Review Summary: Avalon isn’t a reflection upon Green as an artist, but merely a misstep in his already stellar career.7 of 9 thought this review was well written
There are some things in this world that seem like they’re destined to be together. Honey and butter, the sun and the moon (and with that said, Aaron Weiss and poetry), Channing Freeman and Adam Downer; these combinations reek of divine construction, because they just seem so… right
. Well, before the release of Avalon
, I would have said the same could have been applied to Anthony Green and folk music. With the voice of an angel, an ear for melody and a bucket load of songwriting talent, a solo record from this man would have been anyone’s pick for album of the year. Alas, it seems that Anthony might not be – at least in terms of the genre – the musical genius we all presumed him to be.
Let me get this straight: Avalon
is a bloated, disjointed mess. With twenty songs and a runtime that nearly hits the ninety minute mark, this “album” could be considered an anthology of sorts, comprising of recordings that span a large chunk of Green’s successful career. Some of the more dedicated fans might recognize some of the tracks from previous material, such as the reworked High and Driving
demos (all of which are worse save “The First Day of Work at the Microscope Store”) or the tried and true “Dear Child (I’ve Been Dying to Reach You)”. However, the main attraction of Avalon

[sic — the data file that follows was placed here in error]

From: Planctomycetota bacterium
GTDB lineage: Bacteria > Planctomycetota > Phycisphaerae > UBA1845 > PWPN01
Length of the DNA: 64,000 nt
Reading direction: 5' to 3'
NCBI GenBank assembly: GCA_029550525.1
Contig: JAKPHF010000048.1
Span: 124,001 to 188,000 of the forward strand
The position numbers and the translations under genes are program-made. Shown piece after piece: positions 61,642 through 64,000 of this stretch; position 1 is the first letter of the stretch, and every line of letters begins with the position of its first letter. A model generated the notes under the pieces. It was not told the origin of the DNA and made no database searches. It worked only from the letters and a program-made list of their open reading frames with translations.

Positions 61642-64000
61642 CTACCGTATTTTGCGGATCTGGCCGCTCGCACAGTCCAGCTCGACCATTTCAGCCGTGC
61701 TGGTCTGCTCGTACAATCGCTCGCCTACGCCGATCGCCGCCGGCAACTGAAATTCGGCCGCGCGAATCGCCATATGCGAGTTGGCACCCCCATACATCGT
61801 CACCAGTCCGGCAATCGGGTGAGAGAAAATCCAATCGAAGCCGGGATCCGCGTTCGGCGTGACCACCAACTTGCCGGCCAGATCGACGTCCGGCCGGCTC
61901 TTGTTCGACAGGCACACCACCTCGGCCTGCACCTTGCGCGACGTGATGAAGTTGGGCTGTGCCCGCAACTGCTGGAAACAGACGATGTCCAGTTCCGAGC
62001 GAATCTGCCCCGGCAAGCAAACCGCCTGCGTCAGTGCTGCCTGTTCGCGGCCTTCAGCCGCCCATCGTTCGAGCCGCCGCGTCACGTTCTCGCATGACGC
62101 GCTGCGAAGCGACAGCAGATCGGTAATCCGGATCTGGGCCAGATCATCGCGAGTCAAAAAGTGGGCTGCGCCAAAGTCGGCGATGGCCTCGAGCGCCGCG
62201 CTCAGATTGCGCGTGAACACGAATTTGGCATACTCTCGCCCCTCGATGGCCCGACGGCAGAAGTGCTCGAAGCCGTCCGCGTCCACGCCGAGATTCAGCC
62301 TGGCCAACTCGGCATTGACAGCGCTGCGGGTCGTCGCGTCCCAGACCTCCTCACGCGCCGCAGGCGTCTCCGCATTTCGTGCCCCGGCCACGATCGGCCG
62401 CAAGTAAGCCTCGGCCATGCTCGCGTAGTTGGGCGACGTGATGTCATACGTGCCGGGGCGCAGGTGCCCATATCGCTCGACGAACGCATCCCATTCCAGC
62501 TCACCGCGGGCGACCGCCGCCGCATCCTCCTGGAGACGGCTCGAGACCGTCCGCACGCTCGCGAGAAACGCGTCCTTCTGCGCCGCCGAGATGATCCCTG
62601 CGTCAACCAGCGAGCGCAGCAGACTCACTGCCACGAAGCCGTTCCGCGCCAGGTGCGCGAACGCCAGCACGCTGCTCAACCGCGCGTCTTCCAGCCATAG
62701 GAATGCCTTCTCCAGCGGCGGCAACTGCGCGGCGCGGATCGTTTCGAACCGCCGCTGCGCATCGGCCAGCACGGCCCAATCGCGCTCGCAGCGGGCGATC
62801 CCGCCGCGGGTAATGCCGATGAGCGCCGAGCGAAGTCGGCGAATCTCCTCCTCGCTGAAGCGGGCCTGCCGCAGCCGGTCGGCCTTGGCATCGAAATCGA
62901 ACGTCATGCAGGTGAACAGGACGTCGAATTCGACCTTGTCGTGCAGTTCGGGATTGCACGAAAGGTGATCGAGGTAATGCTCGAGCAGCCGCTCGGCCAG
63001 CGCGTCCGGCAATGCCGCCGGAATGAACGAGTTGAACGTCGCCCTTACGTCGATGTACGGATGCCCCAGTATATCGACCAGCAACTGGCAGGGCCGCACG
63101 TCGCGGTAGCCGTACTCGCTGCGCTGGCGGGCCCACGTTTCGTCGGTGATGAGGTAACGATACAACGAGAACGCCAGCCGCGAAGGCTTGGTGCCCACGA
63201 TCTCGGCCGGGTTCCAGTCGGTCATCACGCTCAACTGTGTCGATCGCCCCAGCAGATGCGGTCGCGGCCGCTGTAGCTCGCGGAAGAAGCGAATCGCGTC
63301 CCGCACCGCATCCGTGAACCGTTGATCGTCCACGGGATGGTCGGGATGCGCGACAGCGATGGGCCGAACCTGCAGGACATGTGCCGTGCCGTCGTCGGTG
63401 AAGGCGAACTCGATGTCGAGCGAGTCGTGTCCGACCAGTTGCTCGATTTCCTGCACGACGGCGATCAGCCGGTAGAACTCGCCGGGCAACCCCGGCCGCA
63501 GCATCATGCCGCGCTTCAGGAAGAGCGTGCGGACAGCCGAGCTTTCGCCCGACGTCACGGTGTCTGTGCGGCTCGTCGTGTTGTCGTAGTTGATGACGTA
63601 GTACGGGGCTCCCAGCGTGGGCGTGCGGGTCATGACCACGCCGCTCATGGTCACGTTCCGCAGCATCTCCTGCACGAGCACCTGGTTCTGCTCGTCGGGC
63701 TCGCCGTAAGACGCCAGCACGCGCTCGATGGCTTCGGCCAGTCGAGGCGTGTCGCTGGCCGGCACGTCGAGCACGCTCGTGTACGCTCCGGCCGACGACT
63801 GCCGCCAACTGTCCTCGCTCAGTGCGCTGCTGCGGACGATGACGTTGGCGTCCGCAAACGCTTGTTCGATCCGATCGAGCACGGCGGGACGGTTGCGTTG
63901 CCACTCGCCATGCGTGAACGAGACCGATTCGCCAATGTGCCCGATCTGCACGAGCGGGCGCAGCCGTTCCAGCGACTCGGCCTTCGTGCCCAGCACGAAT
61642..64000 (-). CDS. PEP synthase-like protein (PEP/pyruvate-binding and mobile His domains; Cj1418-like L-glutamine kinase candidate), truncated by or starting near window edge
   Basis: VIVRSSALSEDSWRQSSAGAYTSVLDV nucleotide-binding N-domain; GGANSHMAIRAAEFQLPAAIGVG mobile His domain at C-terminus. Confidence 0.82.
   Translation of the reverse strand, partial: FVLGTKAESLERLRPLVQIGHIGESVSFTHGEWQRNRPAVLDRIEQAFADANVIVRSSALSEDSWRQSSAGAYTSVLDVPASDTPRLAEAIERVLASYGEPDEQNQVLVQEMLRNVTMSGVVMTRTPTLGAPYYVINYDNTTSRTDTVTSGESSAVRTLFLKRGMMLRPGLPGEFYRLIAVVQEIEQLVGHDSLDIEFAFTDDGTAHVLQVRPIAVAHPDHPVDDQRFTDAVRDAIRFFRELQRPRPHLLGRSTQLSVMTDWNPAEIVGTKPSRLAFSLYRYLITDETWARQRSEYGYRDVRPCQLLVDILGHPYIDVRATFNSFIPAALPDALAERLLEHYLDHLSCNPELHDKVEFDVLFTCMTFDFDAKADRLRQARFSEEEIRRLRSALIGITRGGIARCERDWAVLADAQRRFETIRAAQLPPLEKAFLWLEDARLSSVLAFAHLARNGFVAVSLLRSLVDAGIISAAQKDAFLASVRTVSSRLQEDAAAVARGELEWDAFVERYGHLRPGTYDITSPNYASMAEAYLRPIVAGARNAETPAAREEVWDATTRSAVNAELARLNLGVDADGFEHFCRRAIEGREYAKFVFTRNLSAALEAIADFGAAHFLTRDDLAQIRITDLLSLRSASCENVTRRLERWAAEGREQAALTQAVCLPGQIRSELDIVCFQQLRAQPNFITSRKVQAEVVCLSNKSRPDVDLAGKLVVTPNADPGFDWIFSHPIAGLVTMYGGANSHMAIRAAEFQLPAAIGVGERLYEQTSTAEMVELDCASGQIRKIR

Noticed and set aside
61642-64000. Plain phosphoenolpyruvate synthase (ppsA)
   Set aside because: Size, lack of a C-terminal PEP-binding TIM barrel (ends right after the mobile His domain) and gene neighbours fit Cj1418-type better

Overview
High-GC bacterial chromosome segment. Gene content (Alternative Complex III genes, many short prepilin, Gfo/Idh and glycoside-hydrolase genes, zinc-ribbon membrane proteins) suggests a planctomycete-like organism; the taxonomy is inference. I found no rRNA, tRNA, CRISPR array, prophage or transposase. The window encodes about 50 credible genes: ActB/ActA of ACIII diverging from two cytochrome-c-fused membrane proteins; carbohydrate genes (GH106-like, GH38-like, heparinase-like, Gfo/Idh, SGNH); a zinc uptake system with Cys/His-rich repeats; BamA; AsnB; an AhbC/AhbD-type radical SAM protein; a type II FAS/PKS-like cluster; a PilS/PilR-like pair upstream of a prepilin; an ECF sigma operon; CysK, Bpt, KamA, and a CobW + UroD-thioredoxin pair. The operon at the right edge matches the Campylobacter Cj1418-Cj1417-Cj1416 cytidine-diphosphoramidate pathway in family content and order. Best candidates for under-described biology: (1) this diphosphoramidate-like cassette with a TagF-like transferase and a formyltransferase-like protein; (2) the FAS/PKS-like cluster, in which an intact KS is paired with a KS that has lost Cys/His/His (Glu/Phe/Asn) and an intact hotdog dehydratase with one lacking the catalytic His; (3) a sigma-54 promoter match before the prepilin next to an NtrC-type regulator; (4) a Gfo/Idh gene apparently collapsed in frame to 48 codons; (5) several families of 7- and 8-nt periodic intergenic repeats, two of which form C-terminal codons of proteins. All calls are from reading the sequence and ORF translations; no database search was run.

rests in the eleven completely new songs that open the record, and to a [much] lesser extent, the four raw demos taped to the end.
With the exception of the formerly mentioned “Dear Child”, these new tracks are almost exclusively rooted in folk. Assisted by the three talented boys from the Good Old War
, Green incorporates their warm acoustic grooves and casual, accented drumming quite decently; this inoffensive instrumental approach does well to emphasize his gorgeous, soaring vocals, which are without a doubt the highlight here. Unfortunately, not even a beautiful voice can save the fact that the music here is – for lack of a better term – boring
. This fact becomes increasingly obvious when listening through the album, simply because tracks three to eight are so incredibly homogenous that they melt together into one extended, cutesy folk song that sounds lovely but does nothing to hold your interest.
That isn’t to say that all of these songs are worthless. “Drugdealer” is a slow, swaying number that combines acoustic guitars with Green’s wistful crooning wonderfully, whilst “Slow Down (Long Time Coming)” provides a tantalizingly short indication of what Avalon
could have been, full of energy and a bright harmonica part that is sure to yield consecutive listens. Sadly, someone should have informed Anthony that quality doesn’t necessarily equal quantity, because the amount of filler here (“Springtime Out the Van Window”, “Califone”) drags this album down well into the dark depths of mediocrity. The very fact that the original High and Driving
demos – a set of four raw songs that begun to circulate the internet in 2004 – are four of the stand outs on this release speaks volumes.
If you are a fan of Anthony Green, then you will in all likelihood extrapolate a lot of enjoyable listening from this record. If you aren’t familiar with his music then this definitely isn’t the place to start, and if you loath him already then this sure as hell won’t change your opinion. Don’t worry though, all hope is not lost for the "scene king" yet; Avalon
isn’t a reflection upon Green as an artist, but merely a misstep in his already stellar career.